Packers notes: Rookie lineman Elgton Jenkins staying focused at guard
GREEN BAY - Corey Linsley did not participate in Wednesday’s voluntary organized team activities practice after arriving late because of travel issues.
With Linsley out, the Packers gave some idea of what they think of their center depth chart. Lucas Patrick, a reserve interior lineman the past two seasons, took first-team reps at center. Cole Madison and Anthony Coyle also worked at center in practice.
It was noteworthy that Elgton Jenkins, the second-round pick this spring, was not among offensive linemen working at center. Jenkins, a versatile lineman who started at center his final two college seasons, was regarded as one of the top centers in the draft, but the Packers view him as a guard.
Head coach Matt LaFleur didn’t discount the chance that Jenkins could get some reps at center, but the team is not putting too much on his plate early in the offseason.
“His main area of focus is going to be at the guard position,” LaFleur said.
Jenkins said it’s the first time since his sophomore year at Mississippi State he has had one position to focus on. He said it’s nice to have one position to work on at this time but believes versatility will be an important part of his game long term.
At guard, Jenkins has fewer pre-snap responsibilities to learn as he acclimates to the NFL and a new offense.
“At center,” he said, “you’re scanning the whole field because you’re the person who has to get the offense rolling and make sure all the communication is down. At guard, you’re probably looking at one or two things, keys to what’s going to happen.”
Jenkins got some first-team reps Wednesday, but only when right tackle Bryan Bulaga was given rest near the end of practice. Billy Turner, who has been the first-team right guard, slid over to right tackle to replace Bulaga.
The Packers are likely to be careful with Bulaga’s reps this offseason, preserving his body for the regular season.
“Certainly we like him out there,” LaFleur said of Bulaga, “because that’s how you get better, right? You get better through reps. He’s such a pro. He’s picked up everything well, and he’s been playing the game a long time. No concerns about him moving forward.”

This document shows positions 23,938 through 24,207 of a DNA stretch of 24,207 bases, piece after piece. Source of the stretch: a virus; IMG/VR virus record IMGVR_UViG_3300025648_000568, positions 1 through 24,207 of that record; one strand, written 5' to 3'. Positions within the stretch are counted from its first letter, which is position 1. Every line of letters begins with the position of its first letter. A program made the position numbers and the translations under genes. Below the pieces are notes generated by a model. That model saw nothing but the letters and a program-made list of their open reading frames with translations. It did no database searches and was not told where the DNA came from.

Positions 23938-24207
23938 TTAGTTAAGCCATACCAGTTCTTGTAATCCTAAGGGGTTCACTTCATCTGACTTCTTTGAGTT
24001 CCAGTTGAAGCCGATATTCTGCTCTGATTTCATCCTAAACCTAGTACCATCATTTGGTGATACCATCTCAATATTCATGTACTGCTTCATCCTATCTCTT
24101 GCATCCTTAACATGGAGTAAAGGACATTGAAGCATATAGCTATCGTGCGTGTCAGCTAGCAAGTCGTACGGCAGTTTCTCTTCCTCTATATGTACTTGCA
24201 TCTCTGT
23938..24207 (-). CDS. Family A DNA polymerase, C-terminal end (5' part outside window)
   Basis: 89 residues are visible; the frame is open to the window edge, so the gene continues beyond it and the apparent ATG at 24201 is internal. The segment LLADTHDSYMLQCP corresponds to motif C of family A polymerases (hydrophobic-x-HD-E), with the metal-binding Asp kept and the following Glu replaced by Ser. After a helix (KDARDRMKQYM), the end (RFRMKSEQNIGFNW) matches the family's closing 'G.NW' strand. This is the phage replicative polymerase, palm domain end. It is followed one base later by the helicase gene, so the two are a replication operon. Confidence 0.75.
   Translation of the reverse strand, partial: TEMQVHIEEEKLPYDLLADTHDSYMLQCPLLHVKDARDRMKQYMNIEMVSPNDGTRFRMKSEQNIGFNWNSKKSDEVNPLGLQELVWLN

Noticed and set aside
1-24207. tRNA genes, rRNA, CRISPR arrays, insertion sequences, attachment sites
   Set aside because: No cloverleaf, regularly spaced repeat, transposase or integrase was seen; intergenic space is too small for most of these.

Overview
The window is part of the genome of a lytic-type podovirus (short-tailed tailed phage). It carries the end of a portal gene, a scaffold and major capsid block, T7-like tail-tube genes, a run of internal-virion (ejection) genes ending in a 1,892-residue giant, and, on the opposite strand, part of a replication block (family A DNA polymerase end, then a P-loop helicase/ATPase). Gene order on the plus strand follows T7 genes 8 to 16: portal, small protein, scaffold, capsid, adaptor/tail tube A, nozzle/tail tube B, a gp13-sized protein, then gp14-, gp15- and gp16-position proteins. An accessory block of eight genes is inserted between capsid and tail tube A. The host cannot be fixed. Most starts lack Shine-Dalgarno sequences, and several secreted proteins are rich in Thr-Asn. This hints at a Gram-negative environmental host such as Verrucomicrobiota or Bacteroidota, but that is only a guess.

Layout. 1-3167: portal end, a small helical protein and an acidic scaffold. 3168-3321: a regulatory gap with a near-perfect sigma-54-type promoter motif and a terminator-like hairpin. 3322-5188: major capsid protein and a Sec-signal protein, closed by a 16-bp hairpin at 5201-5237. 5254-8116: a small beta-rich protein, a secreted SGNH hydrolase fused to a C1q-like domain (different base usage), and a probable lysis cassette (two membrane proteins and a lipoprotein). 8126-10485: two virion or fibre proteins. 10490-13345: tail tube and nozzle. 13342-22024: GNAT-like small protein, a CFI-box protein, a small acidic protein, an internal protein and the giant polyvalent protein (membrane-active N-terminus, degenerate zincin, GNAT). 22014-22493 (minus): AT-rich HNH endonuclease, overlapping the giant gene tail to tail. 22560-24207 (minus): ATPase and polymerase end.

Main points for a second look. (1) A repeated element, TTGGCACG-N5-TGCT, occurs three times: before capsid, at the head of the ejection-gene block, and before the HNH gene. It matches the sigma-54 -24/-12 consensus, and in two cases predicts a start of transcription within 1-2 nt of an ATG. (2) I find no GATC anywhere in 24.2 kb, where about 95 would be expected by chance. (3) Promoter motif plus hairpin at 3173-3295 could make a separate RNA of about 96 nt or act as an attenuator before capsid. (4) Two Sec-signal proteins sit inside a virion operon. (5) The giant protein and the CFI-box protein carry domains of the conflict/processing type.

Koppenhaver steps away from football
Packers tight end Davis Koppenhaver, an undrafted rookie free agent, has elected to leave the team to pursue a career path outside of football. He was placed on the reserve/retired list Thursday. PackersNews.com learned from a source that Koppenhaver leaves the game with no health concerns.
Koppenhaver, 23, was a 2018 Academic All-ACC pick and graduated from Duke with both an undergraduate degree in psychology and a master’s in management studies.
The 6-foot, 4-inch, 240-pound tight end caught 49 career passes for 431 yards and 12 touchdowns for the Blue Devils.
No pads, no problem for offensive line
The Packers are implementing a new run scheme under Matt LaFleur — one predicated on outside zone blocking that allows running backs to just make one cut upfield — and new offensive line coach Adam Stenavich says his group can build a foundation without contact.
“The good thing about that scheme is, you can pretty much run it full speed without pads on, just because it’s not a downhill gap scheme where you’ve got pullers and kicking people out and stuff,” Stenavich said. “You can get a lot of good work without pads. So I think that helps us.”
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Stenavich did allow there are some issues with not having contact, so there is a sharper focus on proper technique and reading where they are supposed to go, as opposed to how they are physically executing the block.
“The biggest thing is just making sure they understand the scheme, what we’re trying to do,” Stenavich said. “Obviously, who to block — just as much technique stuff as we can get down. Footwork, all that stuff. That’s probably the biggest thing when you don’t have pads on.”
Sternberger contract remains in flux
Third-round pick Jace Sternberger is the only Packers draft pick who remains unsigned, but the sides are talking, per a league source.
After the new collective bargaining agreement was struck in 2011, rookie contracts became fairly boilerplate. However, this year, agents for third-round picks have a bit of negotiating room regarding base salaries over the four-year deal. Agents can ask for the CBA-allowed maximum 25% increase in annual base salary, but the teams would prefer to offer a 10% annual base salary increase off the previous year’s rookie pool.
The difference, in the end, is a few hundred thousand dollars, but it has slowed the process of signing third-round picks around the league. According to the salary-tracking website www.spotrac.com, only 11 of the 38 picks made in the third round have signed.